How Does Shoe Polish Work?

How Does Shoe Polish Work?

Understanding how shoe polish works and what it actually does when applied to your shoes, will significantly improve your ability to take care of your shoes.

Armed with this knowledge, you’ll be able to better select the right polish from the countless options on the market, distinguish between good and bad products, and know when, how, and how much to apply when polishing your shoes.

How does shoe polish work?

Shoe polishes are made of a mixture of waxes, solvents, oils, and dyes. When the polish is applied to your shoes, the friction generates enough heat to melt the paste layer into a viscous liquid which transfers to the leather, flowing through cracks and scuffs. The oils slow down the leather’s oxidation process and keep it supple, while the dyes help with the color.

Initially, the polish looks matte and dull because the rough wax diffracts light at a microscopic level. Only after the polish is done, the wax is melted and smoothed out to reflect the light and the leather gets that shiny, glossy look.

What is shoe polish made of?

Shoe polishes are made of a mixture of waxes, solvents, oils and dyes, in various percentages, based on their type. A blend of waxes with various melting points are used in order to reach a compromise between easy of application and gloss. Some of them contain Gum Arabic as a viscosity stabilizer.

Waxes

Shoe polish contains either natural or synthetic waxes, or a combination of both. The main types of waxes used are:

  • Paraffin – a petroleum based wax
  • Carnauba – a plant based wax
  • Beeswax – an insect based wax

Solvents

Solvents are used to match the wax and make it easier to apply.

  • Naphtha – Petroleum distillate
  • Turpentine – Pine Tree resin distillate
  • Stoddard Solution – Mineral Spirits

Oils

Oils are responsible for protecting the leather, which is why you’ll see them used in most shoe conditioners as well. The main types of oils used are:

  • Lanolin
  • Mink Oil
  • Neatsfoot Oil
  • Collagen

Plant based oil like olive oil or peanut oil are not used in shoe polishes.

Dyes

Depending on the color of shoe polish, various dyes are used, the most common being carbon black and azo dye.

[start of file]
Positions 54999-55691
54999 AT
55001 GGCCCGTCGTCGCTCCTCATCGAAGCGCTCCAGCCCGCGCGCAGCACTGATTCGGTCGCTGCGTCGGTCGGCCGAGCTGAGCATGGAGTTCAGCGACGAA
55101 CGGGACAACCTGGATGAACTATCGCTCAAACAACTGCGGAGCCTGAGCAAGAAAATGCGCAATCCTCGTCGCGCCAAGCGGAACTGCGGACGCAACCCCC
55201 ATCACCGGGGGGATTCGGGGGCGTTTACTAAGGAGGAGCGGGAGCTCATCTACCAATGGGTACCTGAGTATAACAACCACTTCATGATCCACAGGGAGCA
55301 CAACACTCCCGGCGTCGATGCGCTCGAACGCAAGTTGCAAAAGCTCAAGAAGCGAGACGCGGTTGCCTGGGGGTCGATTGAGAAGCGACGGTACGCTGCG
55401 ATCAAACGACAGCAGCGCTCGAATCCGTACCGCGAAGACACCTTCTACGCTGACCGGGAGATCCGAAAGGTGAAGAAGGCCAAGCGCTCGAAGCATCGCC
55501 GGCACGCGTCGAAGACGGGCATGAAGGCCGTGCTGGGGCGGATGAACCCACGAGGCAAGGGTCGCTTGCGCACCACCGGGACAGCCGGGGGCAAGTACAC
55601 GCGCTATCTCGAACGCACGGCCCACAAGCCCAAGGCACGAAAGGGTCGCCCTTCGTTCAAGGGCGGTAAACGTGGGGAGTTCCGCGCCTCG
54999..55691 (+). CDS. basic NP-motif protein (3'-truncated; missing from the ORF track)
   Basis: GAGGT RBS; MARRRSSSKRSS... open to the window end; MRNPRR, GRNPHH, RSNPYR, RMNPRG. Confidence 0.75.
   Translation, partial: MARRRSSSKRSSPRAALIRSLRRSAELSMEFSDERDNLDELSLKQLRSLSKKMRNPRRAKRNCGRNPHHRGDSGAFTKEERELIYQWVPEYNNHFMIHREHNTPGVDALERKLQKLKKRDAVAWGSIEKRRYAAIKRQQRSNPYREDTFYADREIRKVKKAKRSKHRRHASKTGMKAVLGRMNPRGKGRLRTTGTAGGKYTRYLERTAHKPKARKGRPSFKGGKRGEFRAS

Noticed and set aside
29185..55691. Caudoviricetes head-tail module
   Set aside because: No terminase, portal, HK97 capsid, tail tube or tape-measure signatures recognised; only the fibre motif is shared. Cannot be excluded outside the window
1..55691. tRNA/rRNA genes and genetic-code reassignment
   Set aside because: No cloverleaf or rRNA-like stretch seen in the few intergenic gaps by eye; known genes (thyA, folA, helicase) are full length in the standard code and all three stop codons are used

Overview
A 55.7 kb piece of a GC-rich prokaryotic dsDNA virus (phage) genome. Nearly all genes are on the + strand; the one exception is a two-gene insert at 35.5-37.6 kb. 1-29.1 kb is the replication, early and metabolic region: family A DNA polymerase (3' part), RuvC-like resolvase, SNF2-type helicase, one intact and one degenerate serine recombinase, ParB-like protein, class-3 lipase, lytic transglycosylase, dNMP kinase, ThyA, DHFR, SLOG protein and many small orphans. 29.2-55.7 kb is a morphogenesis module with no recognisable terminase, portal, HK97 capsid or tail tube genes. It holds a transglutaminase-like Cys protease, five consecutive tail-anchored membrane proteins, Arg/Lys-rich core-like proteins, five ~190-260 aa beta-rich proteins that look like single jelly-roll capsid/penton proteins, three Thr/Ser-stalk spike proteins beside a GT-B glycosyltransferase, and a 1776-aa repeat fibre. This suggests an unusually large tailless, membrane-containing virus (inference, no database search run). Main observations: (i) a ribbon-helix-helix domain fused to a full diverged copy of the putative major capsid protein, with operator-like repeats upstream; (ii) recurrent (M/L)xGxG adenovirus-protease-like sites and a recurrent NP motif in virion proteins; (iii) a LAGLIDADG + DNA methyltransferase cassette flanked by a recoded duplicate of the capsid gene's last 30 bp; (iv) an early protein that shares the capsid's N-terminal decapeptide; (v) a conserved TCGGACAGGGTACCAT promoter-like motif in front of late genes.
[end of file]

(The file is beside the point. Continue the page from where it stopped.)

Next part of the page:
Basic types of shoe polishes

Depending on their composition, there are 3 different main types of shoe polishes:

Wax-based Shoe Polish

A Wax-based shoe polish is a hard polish that comes in solid form. It’s composed of waxes (about 20-40%), solvents (around 70%), and dyes (2—3%).

Due to the high content of volatile solvents, wax based shoe polish hardens after the application while still maintain its gloss. It’s harder to get it to shine, but the shine lasts much longer.

Using a wax based shoe polish you can get that spit shine or military shine look.

Cream – Emulsion Shoe Polish

A Cream Polish is a softer polish that contains more oils and less wax, the liquid content being higher and giving it a gelatinous consistency.

Due to the high presence of oils, it can act as a shoe conditioner, which is why some people use both a wax based shoe polish as well as a cream one when polishing their shoes.

The cream polish is ideal for softer leather with a lot of textures because it can get into hard-to-reach crannies and nooks much easier, but you can’t get a spit shone using a cream polish.

Liquid Shoe Polish

Liquid shoe polish has a very low wax content, but instead of conditioning your shoe, it adds a layer of the top to protect it. Longer term, this can cause the leather to dry and crack, so it’s not recommended.

Liquid shoe polish is faster to use though, and the protective layer can easily cover scuffs, which is why many people use it solely for convenience.

Your shoes should be cleaned and dried before polishing because shoe polish is not a cleaning product.

Does Shoe Polish Expire or Go Bad?

No, shoe polish does not expire or go bad, which is why you’ll only see a manufactured date on the product, and not an expiring date. However, if you leave the tin open, the solvents can evaporate and the polish will dry out and crack, making it harder to use or in some cases unusable.

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